Last night I had the privilege to enjoy a few beverages with some friends who wanted to discuss the Presbyterian and Reformed view of baptism. In particular, they wanted to know where the heck I could find in the Bible the idea of sprinkling water on some babies and calling such the practice of baptism!
We had a fun and engaging discussion. I think there were both laughs and raised eyebrows, especially when I noted that the Jews who became Christian converts on the day of Pentecost by virtue of their believing and being baptized had excommunicated their children from God’s covenant. (That must have been a fun first church discipline case for the Apostles!)
In discussing various views of baptism, my friends asked me to distinguish how a confessional Baptist, a confessional Presbyterian, and a strange Federal Vision-Reformed person might think about the doctrine of the church and who is a part of the church.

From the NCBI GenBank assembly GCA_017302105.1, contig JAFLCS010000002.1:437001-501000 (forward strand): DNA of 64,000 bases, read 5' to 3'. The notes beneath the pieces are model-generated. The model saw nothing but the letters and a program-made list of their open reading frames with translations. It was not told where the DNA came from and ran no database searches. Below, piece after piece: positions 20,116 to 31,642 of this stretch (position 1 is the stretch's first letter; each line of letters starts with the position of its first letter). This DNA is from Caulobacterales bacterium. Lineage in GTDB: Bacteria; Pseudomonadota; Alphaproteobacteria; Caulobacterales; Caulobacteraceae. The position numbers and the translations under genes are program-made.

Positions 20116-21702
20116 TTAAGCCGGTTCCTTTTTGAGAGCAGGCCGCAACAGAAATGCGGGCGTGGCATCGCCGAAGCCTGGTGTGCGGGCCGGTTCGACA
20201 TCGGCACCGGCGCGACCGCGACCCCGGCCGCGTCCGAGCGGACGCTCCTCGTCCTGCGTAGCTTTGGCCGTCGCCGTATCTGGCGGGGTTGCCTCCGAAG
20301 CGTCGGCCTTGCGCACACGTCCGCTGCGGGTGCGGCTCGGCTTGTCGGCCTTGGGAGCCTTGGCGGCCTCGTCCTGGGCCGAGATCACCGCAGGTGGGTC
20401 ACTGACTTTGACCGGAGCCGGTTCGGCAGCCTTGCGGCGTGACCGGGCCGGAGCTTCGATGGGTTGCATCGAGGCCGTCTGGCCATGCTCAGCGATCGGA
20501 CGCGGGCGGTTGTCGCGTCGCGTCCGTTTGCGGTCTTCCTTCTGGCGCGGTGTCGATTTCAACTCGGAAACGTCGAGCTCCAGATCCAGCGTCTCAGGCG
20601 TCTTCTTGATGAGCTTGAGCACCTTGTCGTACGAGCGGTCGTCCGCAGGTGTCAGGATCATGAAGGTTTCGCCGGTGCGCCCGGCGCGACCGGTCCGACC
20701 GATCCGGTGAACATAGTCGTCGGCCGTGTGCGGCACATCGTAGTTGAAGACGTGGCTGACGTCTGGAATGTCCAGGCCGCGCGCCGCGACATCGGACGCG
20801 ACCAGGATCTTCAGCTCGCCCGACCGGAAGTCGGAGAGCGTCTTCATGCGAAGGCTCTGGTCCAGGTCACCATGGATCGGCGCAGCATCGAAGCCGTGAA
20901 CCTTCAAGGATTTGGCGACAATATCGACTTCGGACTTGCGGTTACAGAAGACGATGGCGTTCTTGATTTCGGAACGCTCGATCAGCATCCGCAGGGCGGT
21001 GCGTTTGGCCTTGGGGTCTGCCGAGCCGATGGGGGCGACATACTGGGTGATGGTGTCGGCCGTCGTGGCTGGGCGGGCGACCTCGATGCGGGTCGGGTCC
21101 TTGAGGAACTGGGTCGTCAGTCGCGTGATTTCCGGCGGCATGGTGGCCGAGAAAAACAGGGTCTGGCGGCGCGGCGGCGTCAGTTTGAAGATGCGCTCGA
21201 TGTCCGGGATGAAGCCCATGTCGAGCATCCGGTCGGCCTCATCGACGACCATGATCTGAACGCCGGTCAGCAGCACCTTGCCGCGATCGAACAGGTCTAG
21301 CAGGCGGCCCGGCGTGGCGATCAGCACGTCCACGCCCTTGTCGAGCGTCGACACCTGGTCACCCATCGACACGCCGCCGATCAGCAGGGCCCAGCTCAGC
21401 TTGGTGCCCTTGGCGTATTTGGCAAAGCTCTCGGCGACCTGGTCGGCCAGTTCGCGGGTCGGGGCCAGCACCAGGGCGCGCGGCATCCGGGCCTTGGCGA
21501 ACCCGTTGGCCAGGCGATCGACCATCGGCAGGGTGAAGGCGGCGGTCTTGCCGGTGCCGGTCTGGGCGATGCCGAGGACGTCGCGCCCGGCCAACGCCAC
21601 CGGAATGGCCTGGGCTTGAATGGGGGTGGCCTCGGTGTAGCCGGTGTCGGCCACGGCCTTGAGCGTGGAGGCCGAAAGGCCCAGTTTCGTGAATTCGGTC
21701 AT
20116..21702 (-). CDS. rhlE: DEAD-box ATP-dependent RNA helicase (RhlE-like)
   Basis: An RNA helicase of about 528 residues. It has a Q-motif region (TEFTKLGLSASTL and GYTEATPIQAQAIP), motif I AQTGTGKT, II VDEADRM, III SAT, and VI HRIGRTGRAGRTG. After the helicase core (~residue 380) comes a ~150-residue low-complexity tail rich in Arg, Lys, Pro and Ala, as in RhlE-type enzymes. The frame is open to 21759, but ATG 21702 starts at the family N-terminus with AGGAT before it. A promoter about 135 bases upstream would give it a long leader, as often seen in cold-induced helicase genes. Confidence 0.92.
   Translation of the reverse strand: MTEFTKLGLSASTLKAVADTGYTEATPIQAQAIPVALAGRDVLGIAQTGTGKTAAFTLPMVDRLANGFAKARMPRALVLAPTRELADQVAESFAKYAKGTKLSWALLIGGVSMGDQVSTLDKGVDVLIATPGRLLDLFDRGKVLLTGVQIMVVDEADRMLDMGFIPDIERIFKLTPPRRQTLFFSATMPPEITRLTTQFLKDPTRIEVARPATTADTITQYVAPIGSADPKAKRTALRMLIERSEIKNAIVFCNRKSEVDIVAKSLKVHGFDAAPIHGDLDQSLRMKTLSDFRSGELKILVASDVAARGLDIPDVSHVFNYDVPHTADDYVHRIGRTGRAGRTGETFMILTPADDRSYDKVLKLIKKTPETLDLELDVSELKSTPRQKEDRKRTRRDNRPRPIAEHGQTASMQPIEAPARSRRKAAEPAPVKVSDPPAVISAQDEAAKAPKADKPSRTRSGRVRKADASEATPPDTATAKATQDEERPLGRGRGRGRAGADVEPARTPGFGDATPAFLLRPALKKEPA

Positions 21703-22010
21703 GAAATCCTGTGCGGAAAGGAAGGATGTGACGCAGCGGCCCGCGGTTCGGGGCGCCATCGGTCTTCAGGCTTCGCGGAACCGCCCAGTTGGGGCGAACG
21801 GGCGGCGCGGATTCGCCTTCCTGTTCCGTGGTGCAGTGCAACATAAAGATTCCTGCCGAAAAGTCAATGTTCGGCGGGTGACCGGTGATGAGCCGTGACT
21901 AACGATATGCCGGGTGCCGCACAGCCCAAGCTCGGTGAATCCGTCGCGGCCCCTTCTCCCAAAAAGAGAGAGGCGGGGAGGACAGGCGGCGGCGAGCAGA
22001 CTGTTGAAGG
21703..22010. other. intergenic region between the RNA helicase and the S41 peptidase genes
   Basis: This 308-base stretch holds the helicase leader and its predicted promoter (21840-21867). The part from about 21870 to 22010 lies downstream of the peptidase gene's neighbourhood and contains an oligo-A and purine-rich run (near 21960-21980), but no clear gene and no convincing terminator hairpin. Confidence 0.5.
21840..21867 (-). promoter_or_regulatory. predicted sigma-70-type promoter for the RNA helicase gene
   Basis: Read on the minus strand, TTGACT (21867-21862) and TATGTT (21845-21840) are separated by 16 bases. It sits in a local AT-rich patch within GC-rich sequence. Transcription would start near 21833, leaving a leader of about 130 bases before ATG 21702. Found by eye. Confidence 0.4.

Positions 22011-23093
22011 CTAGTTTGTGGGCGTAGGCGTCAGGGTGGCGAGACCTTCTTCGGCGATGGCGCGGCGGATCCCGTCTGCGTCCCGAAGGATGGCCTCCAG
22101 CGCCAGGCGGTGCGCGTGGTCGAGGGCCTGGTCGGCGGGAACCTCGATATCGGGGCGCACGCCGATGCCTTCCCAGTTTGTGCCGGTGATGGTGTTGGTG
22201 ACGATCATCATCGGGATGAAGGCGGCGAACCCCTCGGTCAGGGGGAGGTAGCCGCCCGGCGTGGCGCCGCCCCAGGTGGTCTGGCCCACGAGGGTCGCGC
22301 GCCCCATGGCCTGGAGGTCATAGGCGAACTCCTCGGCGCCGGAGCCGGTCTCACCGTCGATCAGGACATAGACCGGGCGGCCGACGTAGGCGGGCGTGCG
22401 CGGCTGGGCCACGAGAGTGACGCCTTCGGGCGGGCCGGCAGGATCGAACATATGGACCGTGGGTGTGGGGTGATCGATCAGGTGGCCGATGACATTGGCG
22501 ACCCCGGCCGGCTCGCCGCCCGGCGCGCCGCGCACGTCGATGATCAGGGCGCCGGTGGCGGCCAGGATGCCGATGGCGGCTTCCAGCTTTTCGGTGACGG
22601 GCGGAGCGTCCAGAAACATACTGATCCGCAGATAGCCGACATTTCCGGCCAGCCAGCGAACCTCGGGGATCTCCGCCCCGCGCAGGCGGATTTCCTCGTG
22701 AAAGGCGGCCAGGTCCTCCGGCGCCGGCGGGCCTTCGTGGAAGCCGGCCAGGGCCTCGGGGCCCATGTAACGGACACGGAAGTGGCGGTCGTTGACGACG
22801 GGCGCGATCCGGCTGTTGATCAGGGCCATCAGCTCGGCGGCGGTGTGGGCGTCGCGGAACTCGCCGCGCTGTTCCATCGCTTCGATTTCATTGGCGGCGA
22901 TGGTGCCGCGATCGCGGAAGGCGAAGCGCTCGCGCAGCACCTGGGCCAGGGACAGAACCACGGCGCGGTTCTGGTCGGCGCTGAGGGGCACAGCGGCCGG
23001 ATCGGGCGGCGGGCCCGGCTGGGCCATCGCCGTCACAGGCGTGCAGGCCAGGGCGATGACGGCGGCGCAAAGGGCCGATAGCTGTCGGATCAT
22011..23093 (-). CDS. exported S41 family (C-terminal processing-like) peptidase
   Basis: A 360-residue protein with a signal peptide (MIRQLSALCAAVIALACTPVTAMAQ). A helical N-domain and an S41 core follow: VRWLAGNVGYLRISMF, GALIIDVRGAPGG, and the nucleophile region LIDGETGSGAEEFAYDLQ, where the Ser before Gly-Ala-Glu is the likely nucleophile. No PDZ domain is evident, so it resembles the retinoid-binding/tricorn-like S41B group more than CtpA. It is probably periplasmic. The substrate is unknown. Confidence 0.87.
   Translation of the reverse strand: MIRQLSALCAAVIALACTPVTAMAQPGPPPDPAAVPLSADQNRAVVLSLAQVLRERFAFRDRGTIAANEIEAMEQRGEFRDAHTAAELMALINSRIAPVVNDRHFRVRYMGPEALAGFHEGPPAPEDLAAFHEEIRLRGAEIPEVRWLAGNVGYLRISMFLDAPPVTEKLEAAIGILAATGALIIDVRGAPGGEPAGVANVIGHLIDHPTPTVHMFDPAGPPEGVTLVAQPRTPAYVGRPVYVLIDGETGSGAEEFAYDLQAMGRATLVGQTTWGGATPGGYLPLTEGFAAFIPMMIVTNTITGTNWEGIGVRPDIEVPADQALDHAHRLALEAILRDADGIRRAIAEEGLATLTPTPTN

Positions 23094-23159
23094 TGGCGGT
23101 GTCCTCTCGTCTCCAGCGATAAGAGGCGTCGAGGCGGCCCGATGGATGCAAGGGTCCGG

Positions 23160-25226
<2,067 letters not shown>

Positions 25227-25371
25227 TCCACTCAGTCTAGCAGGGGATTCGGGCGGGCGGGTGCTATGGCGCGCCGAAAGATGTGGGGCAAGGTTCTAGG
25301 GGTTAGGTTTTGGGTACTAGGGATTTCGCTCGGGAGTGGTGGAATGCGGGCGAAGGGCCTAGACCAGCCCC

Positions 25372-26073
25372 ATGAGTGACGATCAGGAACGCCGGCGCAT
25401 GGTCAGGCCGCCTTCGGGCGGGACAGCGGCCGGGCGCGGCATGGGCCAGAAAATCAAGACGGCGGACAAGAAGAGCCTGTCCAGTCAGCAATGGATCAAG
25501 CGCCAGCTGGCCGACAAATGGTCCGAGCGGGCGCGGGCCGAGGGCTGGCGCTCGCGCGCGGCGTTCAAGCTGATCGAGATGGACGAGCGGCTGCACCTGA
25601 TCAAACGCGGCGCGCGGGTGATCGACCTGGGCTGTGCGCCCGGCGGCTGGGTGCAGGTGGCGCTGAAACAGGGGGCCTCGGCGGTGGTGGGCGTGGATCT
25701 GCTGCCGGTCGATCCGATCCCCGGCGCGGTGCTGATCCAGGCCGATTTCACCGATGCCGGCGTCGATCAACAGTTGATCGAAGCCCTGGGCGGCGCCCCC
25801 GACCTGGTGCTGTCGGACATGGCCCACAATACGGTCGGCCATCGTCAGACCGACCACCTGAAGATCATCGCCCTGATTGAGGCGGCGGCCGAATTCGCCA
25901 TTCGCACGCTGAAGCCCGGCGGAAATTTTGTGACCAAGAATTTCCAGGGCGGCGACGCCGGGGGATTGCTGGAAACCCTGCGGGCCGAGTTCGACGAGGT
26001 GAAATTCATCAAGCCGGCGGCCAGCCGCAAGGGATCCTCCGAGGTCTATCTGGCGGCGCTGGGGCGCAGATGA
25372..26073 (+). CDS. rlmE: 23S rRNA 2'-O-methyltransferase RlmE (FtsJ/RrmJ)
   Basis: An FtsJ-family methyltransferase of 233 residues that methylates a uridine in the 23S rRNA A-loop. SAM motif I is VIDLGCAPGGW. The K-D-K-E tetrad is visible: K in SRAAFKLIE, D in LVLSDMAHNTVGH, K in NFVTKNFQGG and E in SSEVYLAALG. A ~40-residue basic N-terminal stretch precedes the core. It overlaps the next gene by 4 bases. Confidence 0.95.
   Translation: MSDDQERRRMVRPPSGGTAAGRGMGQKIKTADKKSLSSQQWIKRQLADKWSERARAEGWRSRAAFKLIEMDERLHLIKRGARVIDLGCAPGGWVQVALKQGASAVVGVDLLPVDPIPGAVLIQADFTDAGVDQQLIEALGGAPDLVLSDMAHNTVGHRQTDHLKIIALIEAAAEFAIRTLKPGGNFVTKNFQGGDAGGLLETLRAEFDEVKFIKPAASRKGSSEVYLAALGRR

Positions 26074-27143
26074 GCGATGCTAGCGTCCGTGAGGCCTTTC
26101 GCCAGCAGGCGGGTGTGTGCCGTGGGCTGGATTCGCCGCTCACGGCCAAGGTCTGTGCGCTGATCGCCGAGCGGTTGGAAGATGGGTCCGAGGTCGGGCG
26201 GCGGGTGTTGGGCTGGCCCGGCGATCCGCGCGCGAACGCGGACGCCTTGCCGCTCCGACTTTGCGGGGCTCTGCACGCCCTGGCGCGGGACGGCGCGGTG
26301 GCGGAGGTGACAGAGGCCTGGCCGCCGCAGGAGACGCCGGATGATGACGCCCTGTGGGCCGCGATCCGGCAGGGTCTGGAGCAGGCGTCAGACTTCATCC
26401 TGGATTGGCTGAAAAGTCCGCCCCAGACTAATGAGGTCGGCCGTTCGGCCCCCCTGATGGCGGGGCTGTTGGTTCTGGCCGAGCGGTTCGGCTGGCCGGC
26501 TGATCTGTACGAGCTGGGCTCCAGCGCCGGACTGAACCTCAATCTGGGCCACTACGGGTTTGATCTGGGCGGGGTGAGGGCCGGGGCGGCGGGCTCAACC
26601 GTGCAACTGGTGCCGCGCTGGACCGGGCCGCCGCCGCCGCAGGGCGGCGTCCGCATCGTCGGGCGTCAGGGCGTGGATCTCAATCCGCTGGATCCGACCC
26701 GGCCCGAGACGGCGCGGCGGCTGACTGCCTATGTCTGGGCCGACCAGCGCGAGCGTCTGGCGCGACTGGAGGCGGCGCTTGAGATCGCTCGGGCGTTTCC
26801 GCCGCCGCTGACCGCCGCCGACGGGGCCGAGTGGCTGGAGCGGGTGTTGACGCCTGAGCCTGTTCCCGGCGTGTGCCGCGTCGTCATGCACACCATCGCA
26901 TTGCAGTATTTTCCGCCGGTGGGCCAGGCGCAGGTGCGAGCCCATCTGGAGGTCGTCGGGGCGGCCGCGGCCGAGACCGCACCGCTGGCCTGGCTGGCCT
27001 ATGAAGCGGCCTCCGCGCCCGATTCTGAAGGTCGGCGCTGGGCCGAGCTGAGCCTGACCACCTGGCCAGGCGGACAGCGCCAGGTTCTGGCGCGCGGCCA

Since one of these gentlemen is a philosophy buff I gave him the following parallel.
The sacerdotalism Reformed type would have the visible church swallow the invisible church, thus promoting a nominalist ecclesiology.
The confessional Baptist type would have the invisible church swallow the visible church, thus promoting an idealist ecclesiology.
The confessional Presbyterian type (including yours truly) would affirm and distinguish the visible church and invisible church, affirming a reality to both forms of the church as taught by Scripture. This promotes a realist ecclesiology.
So, my Federal Vision revisionist friends are Humean. My Baptist friends are Kantian. And the Presbyterians are Aristotelian or Thomistic. (#donttellthevantilians)
Clear as mud? Good.